With congressional efforts underway to reauthorize No Child Left Behind, a burgeoning movement of educators, school administrators, parents and students has blossomed in the fight against high-stakes standardized testing. They have taken action across the country as part of NEA's Time to Learn, Time to Teach campaign. The message has been heard loud and clear as school trustees, state and local policymakers are finally deciding to let students learn and let teachers teach.
In Florida, Gov. Rick Scott signed legislation in April to eliminate at least one exam and delay the release of school grades until other exams are deemed valid. The Florida Education Association (FEA) and United Teachers of Dade (UTD) had rallied members, lobbied legislators, and worked with parent groups to limit the use of standardized tests.
“It’s time for a new accountability system,” says UTD President Federick Ingram. “One that reduces high stakes testing and uses multiple measures to gauge student progress.”
Miami-Dade, the nation’s fourth largest school district, recently slashed the number of district end-of-course exams from 300 to 10, with other Florida districts taking similar actions. The new law also reduced the weight of student test scores on teacher evaluations from 50 percent to one third.
This month, a new bill to prioritize more class time for teaching was approved by the Colorado General Assembly.
“I’m pleased our legislators moved on the public outcry to dial back the amount of testing,” says Kerrie Dallman, president of the Colorado Education Association (CEA). The bill eliminates Partnership for the Assessment of Readiness for Colleges and Careers (PARCC) testing in the 10th through 12th grades, takes steps to alleviate testing for English language learners, and streamlines School Readiness and READ Act testing to give more instruction time to students in kindergarten through third grade.
The CEA worked closely with the bill sponsors throughout the current session, reiterating strong sentiments expressed by educators, parents and voters to end excessive standardized testing.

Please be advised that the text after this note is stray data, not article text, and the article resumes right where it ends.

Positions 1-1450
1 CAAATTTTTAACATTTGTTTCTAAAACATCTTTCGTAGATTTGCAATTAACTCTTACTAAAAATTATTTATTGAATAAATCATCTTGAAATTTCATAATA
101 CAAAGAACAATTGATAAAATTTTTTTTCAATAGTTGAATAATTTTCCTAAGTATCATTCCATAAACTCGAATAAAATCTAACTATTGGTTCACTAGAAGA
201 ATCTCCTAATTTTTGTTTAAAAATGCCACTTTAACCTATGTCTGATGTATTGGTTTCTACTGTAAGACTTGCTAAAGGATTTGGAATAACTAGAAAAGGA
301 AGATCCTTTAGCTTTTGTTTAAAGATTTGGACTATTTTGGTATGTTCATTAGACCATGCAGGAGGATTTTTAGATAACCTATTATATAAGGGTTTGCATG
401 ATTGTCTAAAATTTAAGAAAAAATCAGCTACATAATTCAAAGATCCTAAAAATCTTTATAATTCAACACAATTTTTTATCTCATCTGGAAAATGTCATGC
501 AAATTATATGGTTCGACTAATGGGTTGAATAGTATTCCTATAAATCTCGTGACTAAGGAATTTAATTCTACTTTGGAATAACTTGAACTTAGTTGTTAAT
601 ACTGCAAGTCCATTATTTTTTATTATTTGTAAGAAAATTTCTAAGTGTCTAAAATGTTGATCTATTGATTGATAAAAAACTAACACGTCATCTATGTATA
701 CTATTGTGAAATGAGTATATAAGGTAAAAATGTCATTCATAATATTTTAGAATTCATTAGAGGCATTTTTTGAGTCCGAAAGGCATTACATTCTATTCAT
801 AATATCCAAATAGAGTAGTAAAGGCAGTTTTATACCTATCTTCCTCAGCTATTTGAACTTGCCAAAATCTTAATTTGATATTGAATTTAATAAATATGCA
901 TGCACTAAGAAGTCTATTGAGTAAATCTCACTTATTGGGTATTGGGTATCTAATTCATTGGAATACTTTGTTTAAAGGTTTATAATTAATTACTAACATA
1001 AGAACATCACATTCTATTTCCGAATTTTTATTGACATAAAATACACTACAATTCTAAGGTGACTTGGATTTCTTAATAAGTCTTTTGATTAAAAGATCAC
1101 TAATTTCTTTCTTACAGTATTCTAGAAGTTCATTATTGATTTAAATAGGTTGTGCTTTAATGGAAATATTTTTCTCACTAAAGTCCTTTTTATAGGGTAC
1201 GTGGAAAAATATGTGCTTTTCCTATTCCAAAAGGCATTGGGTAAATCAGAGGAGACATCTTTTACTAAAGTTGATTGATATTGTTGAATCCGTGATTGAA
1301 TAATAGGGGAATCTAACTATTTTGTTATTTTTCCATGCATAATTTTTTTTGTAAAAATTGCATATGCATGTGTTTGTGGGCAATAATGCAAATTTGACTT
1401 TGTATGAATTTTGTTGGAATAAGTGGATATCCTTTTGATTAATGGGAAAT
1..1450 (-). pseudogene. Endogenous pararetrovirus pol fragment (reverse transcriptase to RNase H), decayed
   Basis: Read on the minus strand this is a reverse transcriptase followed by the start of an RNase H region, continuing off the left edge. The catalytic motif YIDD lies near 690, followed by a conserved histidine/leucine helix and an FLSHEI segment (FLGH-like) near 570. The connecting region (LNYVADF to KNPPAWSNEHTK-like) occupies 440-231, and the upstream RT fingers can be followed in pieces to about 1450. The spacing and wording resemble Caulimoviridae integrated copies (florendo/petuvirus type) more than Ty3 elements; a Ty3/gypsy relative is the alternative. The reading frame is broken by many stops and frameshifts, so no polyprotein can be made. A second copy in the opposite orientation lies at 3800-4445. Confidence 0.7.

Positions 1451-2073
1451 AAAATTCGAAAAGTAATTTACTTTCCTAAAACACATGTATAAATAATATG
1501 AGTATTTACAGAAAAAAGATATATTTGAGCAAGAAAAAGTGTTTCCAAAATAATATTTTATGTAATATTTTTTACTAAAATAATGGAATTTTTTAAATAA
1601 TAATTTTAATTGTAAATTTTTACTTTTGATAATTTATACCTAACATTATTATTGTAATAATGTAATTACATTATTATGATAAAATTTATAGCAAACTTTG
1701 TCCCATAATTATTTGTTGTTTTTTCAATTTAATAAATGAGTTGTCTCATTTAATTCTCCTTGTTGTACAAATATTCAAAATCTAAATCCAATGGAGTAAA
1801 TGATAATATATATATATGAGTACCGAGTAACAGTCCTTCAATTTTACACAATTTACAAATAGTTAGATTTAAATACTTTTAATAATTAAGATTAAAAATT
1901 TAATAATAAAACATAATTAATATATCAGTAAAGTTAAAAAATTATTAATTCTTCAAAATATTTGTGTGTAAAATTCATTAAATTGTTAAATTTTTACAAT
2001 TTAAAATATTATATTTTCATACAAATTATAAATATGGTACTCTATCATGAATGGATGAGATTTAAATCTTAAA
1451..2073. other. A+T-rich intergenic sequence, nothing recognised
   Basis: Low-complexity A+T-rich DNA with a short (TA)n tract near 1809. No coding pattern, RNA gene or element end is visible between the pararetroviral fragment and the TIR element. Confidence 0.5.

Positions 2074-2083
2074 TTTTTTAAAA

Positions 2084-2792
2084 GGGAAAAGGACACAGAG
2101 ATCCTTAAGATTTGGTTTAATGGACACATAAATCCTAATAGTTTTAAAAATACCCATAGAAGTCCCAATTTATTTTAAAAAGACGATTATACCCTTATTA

Capping the Amount of Testing Time
Further north, a grassroots movement has been gaining momentum in Minnesota and in places like Hazelwood, Mo., where more than 300 educators, parents, and students assembled for a highly charged board meeting carrying signs which read, “Let Teachers Teach.” Supported by Hazelwood NEA (HNEA), the crowd handed out testing information while chanting “solidarity forever.” Though 93 percent of teachers already belong to HNEA, President Diane Livingston says they recruited several more members that evening and the next morning.
“We have gathered three times before school board meetings since March,” says Livingston, who credits members’ social media activities as helping to boost attendance. “Everyone involved is encouraged to share information online.”
The result: Passage of Senate policy and finance bills that capped the amount of class time students spend on testing at 2 percent of the school year, or about 19 hours in elementary school and 20 hours in middle and high school.
“Our members brought the issue of over testing to legislators in both parties,” says EM President Denise Specht. “They responded by inserting language reducing the emphasis on testing.”
Specht is quick to share this success with a growing cohort of parents, students, and school administrators who were also fed-up with the corrosive effects of high-stakes testing.
School districts in California, Mississippi, Louisiana and dozens of other states are also responding to union-and parent-driven charges to scale back testing.